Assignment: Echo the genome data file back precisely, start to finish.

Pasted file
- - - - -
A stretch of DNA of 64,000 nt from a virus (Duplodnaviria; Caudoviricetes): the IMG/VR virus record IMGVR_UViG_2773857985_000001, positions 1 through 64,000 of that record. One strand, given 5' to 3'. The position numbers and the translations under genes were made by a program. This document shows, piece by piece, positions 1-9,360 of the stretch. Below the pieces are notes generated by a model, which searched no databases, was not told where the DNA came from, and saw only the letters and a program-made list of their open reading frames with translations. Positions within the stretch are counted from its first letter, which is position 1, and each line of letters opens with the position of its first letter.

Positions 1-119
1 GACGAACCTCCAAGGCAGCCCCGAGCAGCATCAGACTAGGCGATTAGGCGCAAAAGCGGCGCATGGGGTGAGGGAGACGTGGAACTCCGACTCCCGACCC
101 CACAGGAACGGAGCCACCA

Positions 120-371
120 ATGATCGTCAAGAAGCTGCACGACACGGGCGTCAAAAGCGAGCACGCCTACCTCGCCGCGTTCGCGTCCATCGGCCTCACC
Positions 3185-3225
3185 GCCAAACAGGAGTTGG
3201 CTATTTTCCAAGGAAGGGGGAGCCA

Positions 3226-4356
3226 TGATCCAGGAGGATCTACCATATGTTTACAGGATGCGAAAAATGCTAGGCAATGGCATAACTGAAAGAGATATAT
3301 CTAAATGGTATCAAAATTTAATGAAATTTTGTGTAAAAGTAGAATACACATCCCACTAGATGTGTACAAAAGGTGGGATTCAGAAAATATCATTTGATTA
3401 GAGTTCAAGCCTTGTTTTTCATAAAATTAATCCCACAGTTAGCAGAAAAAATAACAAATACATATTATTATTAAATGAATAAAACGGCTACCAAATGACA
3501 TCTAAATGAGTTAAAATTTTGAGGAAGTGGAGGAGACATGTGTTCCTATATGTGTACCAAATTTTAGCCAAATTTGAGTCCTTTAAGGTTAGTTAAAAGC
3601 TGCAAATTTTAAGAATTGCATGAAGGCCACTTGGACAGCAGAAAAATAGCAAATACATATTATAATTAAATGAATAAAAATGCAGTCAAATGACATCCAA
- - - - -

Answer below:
A stretch of DNA of 64,000 nt from a virus (Duplodnaviria; Caudoviricetes): the IMG/VR virus record IMGVR_UViG_2773857985_000001, positions 1 through 64,000 of that record. One strand, given 5' to 3'. The position numbers and the translations under genes were made by a program. This document shows, piece by piece, positions 1-9,360 of the stretch. Below the pieces are notes generated by a model, which searched no databases, was not told where the DNA came from, and saw only the letters and a program-made list of their open reading frames with translations. Positions within the stretch are counted from its first letter, which is position 1, and each line of letters opens with the position of its first letter.

Positions 1-119
1 GACGAACCTCCAAGGCAGCCCCGAGCAGCATCAGACTAGGCGATTAGGCGCAAAAGCGGCGCATGGGGTGAGGGAGACGTGGAACTCCGACTCCCGACCC
101 CACAGGAACGGAGCCACCA

Positions 120-371
120 ATGATCGTCAAGAAGCTGCACGACACGGGCGTCAAAAGCGAGCACGCCTACCTCGCCGCGTTCGCGTCCATCGGCCTCACC
Positions 3185-3225
3185 GCCAAACAGGAGTTGG
3201 CTATTTTCCAAGGAAGGGGGAGCCA

Positions 3226-4356
3226 TGATCCAGGAGGATCTACCATATGTTTACAGGATGCGAAAAATGCTAGGCAATGGCATAACTGAAAGAGATATAT
3301 CTAAATGGTATCAAAATTTAATGAAATTTTGTGTAAAAGTAGAATACACATCCCACTAGATGTGTACAAAAGGTGGGATTCAGAAAATATCATTTGATTA
3401 GAGTTCAAGCCTTGTTTTTCATAAAATTAATCCCACAGTTAGCAGAAAAAATAACAAATACATATTATTATTAAATGAATAAAACGGCTACCAAATGACA
3501 TCTAAATGAGTTAAAATTTTGAGGAAGTGGAGGAGACATGTGTTCCTATATGTGTACCAAATTTTAGCCAAATTTGAGTCCTTTAAGGTTAGTTAAAAGC
3601 TGCAAATTTTAAGAATTGCATGAAGGCCACTTGGACAGCAGAAAAATAGCAAATACATATTATAATTAAATGAATAAAAATGCAGTCAAATGACATCCAA